Robert Dale Owen (1801-77) was a social reformer and politician who emigrated to the United States in 1825. He was elected to the US House of Representatives in 1842, and appointed US Minister at Naples in 1853. He was the author of political pamphlets, as well as books inspired by spiritualism, such as Footfalls on the Boundary of Another World (1860; also reissued in this series). First published in 1874, this autobiography focuses on Owen's early life, beginning with the history of his family before his birth. As well as Owen's childhood in New Lanark, it documents the beginnings of the experimental community set up by Robert Owen, the author's father, in New Harmony, Indiana. Owen, who emigrated to the United States to help his father in this project, tells of his own experience of communal life, and sheds light on an early example of Utopian socialism.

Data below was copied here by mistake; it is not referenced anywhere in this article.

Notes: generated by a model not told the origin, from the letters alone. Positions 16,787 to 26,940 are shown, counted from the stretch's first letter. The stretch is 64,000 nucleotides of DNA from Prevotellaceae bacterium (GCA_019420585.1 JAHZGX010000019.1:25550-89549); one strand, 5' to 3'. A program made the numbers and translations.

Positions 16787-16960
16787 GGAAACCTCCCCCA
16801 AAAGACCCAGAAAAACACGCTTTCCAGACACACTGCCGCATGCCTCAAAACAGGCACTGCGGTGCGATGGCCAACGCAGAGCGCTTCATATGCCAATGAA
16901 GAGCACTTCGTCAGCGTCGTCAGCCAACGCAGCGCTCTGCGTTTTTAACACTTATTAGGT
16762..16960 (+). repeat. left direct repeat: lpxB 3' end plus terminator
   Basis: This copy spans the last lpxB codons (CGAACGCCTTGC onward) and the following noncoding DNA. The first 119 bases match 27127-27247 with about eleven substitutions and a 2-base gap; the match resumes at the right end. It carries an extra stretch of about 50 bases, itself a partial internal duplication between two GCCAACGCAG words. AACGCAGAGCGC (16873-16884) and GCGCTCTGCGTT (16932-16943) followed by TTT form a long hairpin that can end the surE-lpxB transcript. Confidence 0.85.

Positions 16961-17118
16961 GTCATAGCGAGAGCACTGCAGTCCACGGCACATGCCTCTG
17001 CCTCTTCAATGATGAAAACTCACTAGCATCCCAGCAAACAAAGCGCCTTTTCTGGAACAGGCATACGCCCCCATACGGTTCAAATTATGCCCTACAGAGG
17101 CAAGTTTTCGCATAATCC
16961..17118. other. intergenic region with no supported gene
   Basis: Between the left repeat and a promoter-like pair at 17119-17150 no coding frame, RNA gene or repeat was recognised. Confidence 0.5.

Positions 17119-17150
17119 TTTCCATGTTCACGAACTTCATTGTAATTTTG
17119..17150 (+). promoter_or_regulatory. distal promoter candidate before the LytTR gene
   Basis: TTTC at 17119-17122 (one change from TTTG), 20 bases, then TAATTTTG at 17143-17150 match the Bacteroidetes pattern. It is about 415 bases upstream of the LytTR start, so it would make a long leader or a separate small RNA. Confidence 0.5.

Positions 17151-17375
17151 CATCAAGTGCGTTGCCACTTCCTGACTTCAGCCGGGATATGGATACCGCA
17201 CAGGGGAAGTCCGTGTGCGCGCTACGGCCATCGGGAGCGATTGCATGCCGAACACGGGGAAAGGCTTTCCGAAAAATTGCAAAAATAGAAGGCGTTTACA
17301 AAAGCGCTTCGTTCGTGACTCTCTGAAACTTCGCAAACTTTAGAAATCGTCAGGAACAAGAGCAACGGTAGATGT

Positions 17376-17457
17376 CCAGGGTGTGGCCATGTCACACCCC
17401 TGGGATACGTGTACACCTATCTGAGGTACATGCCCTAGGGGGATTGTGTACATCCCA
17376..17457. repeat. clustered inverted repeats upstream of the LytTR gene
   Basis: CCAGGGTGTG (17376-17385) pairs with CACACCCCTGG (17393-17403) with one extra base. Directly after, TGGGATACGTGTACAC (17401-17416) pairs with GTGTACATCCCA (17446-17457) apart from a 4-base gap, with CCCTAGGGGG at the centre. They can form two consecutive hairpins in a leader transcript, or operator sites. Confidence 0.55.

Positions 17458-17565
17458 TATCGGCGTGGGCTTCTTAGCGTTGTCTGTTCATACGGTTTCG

|Publisher:||Cambridge University Press|
|Series:||Cambridge Library Collection - North American History|
|Product dimensions:||5.51(w) x 8.50(h) x 0.79(d)|
Table of Contents
To the reader; 1. My ancestors; 2. Boy-life in a Scottish country-seat; 3. Robert Owen at New Lanark; 4. At Braxfield and in London; 5. Emanuel von Fellenberg and his self-governing college; 6. A German baron and English reformees; 7. Educating a wife; 8. The social experiment at New Harmony; 9. My experience of community life; 10. Frances Wright, General Lafayette and Mary Wollstonecraft Shelley; 11. Interesting people whom I met in London; 12. I become a permanent resident of the United States; Index.